• Is card mailing a thing of the past? Is this a sign?

How about you, dear reader? What are your thoughts. Please share them below.

And, thanks Sheila for the idea.

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https://dougpete.wordpress.com

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Author: dougpete

The content of this blog is generated by whatever strikes my fancy at any given point. It might be computers, weather, political, or something else in nature. I experiment and comment a lot on things so don't take anything here too seriously; I might change my mind a day later but what you read is my thought and opinion at the time I wrote it! My personal website is at: http://www.dougpeterson.ca Follow me on Twitter: http://www.twitter.com/dougpete I'm bookmarking things at: http://www.diigo.com/user/dougpete

4 thoughts on “Whatever happened to …”

  1. Good morning Doug!

    I remember my mom used to get letters via email when we were very young.

    From my memory the special thin blue air mail paper WAS the envelope. You wrote on the inside of the paper, then folded it over and sealed it upon itself with the fancy hatched border on the perimeter fold lines. The fact that it had no enclosure kept the weight down and allowed it to qualify to travel by air.

    As for stamps, I’m sure it’s been years since I put a stamp on anything. I remember when stamps tasted bad because they were made from the glue from dead horses. I remember buying stamps in bulk when I was In high school and university to send out mailings for my business. I remember being surprised a few years back to learn that they now sell stamps in rolls of self-adhesive label paper, no licking required. (How lazy!) (Now that I come to think of it, I think paper stamps originated as a way to simplify the process of actually “stamping“ letters for a receipt into the post office.)

    I still have the tiny birth announcement card/envelope my mom made when I was born with the two cent stamp that was required to mail it at the time.

    I’ve never been a stamp collector, but I think that some historically valuable stamps appreciate in part due to the way/location in which they were canceled?

    As for a letter writing (and card writing), yes, for all intents and purposes, I have given that up. Unless it is a very special occasion, there is very little reason to introduce a significant time delay, material expense, and extra cost in order to communicate at a distance. With the ability to speak synchronously around the world via video messaging (might I suggest we skip past phone calls these days as well), there has to be a pretty specific reason to deal with something via mail, snail or otherwise. I appreciate that there are those who pine for a return to the days of letters and the printed page (books, newspaper), but I honestly struggle with the notion. (I do have a box of stuff from that previous time that I will need to revisit at some point and see if it still “sparks joy.”)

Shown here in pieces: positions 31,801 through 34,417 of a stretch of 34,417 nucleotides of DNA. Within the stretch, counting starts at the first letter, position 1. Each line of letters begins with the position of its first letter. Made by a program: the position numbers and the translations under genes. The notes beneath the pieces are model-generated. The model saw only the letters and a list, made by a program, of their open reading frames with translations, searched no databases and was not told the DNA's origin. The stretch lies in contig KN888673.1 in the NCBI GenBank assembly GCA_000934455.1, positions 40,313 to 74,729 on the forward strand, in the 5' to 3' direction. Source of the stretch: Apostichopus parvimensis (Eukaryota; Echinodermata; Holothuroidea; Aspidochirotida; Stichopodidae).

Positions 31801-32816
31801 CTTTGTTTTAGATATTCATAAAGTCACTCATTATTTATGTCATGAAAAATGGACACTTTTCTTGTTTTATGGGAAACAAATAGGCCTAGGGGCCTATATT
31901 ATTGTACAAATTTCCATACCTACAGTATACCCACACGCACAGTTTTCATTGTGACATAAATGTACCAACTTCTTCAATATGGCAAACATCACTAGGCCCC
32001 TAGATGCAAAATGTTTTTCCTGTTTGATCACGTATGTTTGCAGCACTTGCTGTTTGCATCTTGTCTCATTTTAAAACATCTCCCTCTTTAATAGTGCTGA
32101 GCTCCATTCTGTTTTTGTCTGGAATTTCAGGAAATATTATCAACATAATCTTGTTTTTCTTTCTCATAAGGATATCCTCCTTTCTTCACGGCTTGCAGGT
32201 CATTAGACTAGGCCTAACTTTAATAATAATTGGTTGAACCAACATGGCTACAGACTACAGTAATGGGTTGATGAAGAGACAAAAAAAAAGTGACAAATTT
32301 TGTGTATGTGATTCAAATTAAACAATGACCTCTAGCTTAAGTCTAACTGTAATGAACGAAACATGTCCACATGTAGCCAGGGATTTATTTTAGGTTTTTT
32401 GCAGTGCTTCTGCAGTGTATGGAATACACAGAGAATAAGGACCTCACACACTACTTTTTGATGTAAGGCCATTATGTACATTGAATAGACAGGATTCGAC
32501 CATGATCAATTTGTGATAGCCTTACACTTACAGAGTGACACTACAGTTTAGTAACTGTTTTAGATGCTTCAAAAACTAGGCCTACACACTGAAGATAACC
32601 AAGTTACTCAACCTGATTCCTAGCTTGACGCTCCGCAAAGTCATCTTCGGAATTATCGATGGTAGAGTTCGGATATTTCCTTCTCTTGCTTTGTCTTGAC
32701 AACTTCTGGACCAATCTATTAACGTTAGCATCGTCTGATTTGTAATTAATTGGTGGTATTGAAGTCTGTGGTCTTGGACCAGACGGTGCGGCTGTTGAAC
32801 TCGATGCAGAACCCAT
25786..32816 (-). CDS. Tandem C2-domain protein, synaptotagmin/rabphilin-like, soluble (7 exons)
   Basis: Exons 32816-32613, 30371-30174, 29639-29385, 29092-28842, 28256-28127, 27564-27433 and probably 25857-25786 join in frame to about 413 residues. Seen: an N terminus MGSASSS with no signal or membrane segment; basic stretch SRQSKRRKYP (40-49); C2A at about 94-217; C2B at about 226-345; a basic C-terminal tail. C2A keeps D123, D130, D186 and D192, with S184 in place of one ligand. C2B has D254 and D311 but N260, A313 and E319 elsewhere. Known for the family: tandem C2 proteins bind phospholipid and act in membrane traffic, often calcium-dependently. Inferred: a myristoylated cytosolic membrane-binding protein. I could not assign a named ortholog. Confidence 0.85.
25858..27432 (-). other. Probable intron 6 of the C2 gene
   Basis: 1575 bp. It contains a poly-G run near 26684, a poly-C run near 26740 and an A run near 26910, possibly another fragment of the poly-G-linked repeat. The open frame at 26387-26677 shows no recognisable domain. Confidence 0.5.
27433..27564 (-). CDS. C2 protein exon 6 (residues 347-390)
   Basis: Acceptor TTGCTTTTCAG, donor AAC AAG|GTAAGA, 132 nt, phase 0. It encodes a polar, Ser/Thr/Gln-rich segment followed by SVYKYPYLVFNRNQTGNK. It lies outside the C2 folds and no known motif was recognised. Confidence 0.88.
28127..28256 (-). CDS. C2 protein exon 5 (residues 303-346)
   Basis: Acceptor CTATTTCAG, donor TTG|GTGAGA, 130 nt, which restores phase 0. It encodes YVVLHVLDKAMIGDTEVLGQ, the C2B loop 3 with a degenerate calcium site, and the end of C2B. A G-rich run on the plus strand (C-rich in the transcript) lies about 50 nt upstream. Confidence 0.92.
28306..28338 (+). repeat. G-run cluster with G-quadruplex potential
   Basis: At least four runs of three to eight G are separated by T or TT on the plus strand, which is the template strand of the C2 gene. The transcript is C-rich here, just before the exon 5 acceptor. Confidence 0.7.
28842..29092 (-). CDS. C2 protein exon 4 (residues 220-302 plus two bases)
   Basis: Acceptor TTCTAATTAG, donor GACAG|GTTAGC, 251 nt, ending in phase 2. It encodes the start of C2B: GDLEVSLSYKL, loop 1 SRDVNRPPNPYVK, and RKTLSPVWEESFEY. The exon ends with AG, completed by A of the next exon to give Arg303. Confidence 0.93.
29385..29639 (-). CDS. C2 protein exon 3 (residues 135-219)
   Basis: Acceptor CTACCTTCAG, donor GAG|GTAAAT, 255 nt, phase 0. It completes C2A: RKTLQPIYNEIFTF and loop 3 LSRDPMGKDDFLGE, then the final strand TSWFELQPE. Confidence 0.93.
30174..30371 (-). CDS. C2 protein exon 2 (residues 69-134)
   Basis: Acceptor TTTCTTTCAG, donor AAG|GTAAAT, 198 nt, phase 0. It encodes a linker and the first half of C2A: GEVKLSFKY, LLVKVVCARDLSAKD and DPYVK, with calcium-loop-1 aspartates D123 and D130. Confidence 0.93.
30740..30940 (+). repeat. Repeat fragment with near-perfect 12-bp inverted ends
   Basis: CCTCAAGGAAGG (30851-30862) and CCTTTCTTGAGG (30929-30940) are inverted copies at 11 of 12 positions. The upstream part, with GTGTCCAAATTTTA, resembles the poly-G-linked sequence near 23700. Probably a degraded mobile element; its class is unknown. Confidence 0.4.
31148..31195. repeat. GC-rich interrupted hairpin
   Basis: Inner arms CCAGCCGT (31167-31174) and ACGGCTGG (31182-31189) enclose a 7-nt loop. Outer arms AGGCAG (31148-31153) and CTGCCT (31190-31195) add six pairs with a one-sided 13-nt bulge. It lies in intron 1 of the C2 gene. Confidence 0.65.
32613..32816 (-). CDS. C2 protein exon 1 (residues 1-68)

Ah, paper.

    Here’s one for some Sunday down the road …
    “What ever happened to cheques?”

  2. Thanks for writing on the topic, Doug. I remember the “crunchy” paper too, but it is not the type in this particular pad. We must have had various air mail writing supplies in our family home with my brother living in W. Africa for many years. I remember the paper one that folded and sealed into an envelope too, as Andrew mentioned. I think I received that type from my brother.

    I remember my parents steaming stamps off their mail if it looked as though it didn’t have the the postal stamp or lines across them to deter reuse 🙂 A book of stamps lasts a long time in my home. Like you, just a few birthday and Christmas cards get sent out. I guess it makes sense that “card” stores may be on their way out, but they also stocked a lot of gift and party items.

    I remember my kids learning how to address an envelope in elementary school. I wonder if that is done anymore.

    It is interesting to reflect on now… that “waiting on a letter” from a loved one far away…